Forensic psychology, at its core, is interested in elucidating how mental health issues intersect with the criminal justice system. Perhaps one of the most important, and difficult, a question within forensic psychology involves understanding why people engage in violent behaviors.
Aggression is a multifaceted phenomenon that appears to be related to individual characteristics of the perpetrator and life circumstances. Expanding on the topic of schizotypy in relation to aggression and impulsivity, this study continues to further explore the role of these factors in aggression, while also accounting for specific individual differences in identity statuses and personality traits.
These intrinsic qualities may shed light on why individuals engage in violent and aggressive behaviors beyond abnormal mental health processes. We anticipate to assess the relationship among these variables and to create multifaceted models that better predict aggression and violent act. A cross sectional correlational study design is being conducted to analyze the interactions of aggression, impulsivity, identity statuses, personality, and mental health with upwards of 558 participants.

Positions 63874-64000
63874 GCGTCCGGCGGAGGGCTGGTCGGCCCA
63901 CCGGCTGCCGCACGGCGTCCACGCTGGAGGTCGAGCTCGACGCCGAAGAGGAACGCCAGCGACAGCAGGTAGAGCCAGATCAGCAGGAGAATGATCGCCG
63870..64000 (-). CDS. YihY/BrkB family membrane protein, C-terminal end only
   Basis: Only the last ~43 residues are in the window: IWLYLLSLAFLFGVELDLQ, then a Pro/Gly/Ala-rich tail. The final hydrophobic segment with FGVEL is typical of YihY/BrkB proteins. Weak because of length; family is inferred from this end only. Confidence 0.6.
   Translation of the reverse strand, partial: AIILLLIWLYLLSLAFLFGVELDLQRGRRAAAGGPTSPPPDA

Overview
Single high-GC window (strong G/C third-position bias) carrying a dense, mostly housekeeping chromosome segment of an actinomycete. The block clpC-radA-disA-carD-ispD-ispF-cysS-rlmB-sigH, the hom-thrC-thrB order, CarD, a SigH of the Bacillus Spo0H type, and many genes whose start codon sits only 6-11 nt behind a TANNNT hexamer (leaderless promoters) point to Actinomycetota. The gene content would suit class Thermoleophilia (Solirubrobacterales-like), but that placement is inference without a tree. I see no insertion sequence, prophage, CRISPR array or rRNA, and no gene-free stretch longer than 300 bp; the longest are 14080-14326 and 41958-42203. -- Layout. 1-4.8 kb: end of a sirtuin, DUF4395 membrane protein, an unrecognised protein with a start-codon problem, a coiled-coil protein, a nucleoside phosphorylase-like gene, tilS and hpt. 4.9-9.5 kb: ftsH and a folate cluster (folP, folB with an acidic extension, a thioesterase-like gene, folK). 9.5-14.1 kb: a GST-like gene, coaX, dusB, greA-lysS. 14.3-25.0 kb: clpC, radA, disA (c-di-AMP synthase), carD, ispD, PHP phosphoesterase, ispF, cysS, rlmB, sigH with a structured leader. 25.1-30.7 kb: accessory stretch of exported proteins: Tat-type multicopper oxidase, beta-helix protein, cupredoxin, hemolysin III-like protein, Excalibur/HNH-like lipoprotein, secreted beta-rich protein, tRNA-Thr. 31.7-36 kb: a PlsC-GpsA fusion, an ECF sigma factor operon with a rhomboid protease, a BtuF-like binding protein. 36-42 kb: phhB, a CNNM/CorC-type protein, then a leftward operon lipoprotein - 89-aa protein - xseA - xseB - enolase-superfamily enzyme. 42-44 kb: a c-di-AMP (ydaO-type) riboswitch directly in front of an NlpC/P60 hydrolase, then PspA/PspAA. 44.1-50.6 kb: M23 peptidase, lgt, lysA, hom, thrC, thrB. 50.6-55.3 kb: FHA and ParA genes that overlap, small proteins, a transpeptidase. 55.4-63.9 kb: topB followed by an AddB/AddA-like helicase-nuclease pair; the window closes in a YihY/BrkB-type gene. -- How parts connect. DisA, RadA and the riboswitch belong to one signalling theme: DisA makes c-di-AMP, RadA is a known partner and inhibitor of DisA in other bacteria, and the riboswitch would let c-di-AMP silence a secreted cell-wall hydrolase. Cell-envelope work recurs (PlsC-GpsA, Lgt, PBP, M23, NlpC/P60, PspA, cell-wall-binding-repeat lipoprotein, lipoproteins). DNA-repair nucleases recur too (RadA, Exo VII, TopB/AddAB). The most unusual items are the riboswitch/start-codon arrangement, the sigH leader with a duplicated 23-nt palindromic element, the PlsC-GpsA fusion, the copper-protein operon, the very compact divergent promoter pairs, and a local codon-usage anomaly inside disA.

Based on the literature, we developed 3 a priori hypotheses, 1) diffused identity status will be related to higher impulsivity levels and higher levels of schizotypy, 2) moratorium identity status will be related to higher impulsivity levels, and 3) neuroticism will be related to higher levels of impulsivity levels and in turn agreeableness will be related to lower levels of impulsivity. Multiple regressions will be used to test the interactions between aggression, impulsivity, identity statuses, personality, and mental health. Further results and implications will be discussed.
Author: Jamie Sullivan